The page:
A real team man

Anthony Rodricks talks about the MRF India Rally, to be held in Pune in December, and the company's involvement in motor sport

TWENTY-FIVE years of involvement in the business of Indian motor sport has provided Anthony Rodricks with a deep understanding of its operation.

It is 23 years now since he joined MRF, the Indian tyre giant, which has always supported the sport in a big way.

At present general manager (Advertising) and manager of the Team MRF Tyres, which has been competing successfully in the Asia Pacific Rally Championship (APRC) for cars the last two seasons, Rodricks' eyes light up at the mention of the MRF India Rally, scheduled to be held in Pune from December 5 to 7.

It is the concluding leg of the APRC 2003 and the first of its stature to be held in the country. MRF sponsored an Asia Zone leg in Coimbatore a couple of years ago and an APRC Candidate event in Bangalore last year.

Rodricks believes that the Pune round will increase the popularity of the sport in the country. "All the top drivers from the two regions, including Malaysia's Karamjit Singh and Japan's Fumio Nutahara, will be participating. It also means that the top street cars manufactured in the two regions, like the Mitsubishi Evos, Subaru, Proton Pert and the Suzuki, will be seen in action.

"The Himalayan Rally of the old was a true awakening before politics in the Federation put an end to that classic event. The Motorsports Association of India (MAI) President, Nazir Hoosein, is working towards bringing a round of the World Rally Championship to India in a few years' time," says the Goan.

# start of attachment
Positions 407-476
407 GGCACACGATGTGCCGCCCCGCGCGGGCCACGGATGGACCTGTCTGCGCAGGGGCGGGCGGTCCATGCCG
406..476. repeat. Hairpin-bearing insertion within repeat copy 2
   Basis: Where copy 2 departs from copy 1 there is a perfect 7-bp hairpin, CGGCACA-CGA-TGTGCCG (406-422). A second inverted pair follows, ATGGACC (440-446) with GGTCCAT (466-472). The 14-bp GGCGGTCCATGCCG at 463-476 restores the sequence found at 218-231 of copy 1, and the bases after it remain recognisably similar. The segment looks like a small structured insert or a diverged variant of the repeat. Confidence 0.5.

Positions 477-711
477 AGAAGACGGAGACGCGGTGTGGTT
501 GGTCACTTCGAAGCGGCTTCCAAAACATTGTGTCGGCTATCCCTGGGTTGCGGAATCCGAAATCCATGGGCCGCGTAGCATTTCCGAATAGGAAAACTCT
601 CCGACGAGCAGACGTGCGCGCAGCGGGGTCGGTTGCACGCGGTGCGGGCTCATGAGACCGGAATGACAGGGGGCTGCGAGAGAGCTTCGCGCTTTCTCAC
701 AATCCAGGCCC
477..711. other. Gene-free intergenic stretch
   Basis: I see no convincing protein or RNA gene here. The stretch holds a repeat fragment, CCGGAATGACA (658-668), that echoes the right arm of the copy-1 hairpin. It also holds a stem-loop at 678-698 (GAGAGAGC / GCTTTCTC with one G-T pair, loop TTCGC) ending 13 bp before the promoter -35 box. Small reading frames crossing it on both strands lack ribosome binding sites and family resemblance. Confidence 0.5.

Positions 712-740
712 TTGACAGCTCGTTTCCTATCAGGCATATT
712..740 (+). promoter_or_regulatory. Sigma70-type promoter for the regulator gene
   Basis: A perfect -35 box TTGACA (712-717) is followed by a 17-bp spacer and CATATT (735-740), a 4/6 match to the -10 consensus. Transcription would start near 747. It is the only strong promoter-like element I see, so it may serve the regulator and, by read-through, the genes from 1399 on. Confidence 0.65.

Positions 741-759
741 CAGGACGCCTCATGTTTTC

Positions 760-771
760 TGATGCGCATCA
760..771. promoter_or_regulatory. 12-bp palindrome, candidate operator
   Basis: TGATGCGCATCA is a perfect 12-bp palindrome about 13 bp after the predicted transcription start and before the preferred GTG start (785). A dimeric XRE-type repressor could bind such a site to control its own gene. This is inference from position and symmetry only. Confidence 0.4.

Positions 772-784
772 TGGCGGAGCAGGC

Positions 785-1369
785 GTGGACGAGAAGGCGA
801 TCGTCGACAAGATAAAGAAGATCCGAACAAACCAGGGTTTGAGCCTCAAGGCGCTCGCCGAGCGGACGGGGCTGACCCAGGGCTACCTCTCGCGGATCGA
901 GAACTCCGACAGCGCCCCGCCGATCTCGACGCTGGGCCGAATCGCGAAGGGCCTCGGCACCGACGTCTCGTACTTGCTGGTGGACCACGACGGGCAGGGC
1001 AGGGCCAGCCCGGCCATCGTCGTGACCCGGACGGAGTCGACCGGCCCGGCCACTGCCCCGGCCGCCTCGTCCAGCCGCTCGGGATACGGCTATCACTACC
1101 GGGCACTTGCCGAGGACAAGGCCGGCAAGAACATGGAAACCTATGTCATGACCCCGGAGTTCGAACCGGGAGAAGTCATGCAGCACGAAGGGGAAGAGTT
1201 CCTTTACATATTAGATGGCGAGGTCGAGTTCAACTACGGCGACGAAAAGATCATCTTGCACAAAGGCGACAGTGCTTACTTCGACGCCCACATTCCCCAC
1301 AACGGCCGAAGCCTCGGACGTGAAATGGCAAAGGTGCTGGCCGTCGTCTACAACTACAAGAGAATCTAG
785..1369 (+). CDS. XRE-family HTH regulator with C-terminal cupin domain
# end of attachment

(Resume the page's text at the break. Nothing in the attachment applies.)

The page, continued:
While rallying can never compete with circuit racing in terms of popularity, it, nevertheless, has a selective audience — the macho, aggressive kind — and the sport is, no doubt, catching up in India. "The charm of rallying is in its unpredictability. You don't know what is round the corner. The driver relies on the navigator's pace notes," he says. Rodricks feels that one of the main reasons why rallying is slow to take wing in India is because the focus of car manufacturers here is on fuel efficiency and not speed. "This is probably why the Indian drivers, V.R. Naren Kumar and Arjun Balu, found it difficult to adjust to the turbo-charged Mitsubishi Lancer Evo7 during the last season's APRC. But then, I'm confident that car manufacturers traditionally involved in rallying (world-wide) will eventually support the sport in India."

About MRF's involvement in motor sport, he says, "as a company policy we are only into areas in which we develop tyres at a competitive level — rallying, go-karting and motocross. We have also developed tyres for F-3, but at present there is no serious championship in India."

While Team MRF participates in the MAI-Indian National Rally Championship, the company sponsors the Formule Mondiale Karting Championship and the National Motocross Championship.

He says while motor sport is a platform to launch the company's street tyres in the global market, each APRC round leads to improvement of the rally tyres as new moulds are made and different compounds introduced. "All this is possible only because of the interest displayed by the company's top management. It does feel good to be the first Indian tyre company to test its product in the international sporting arena."


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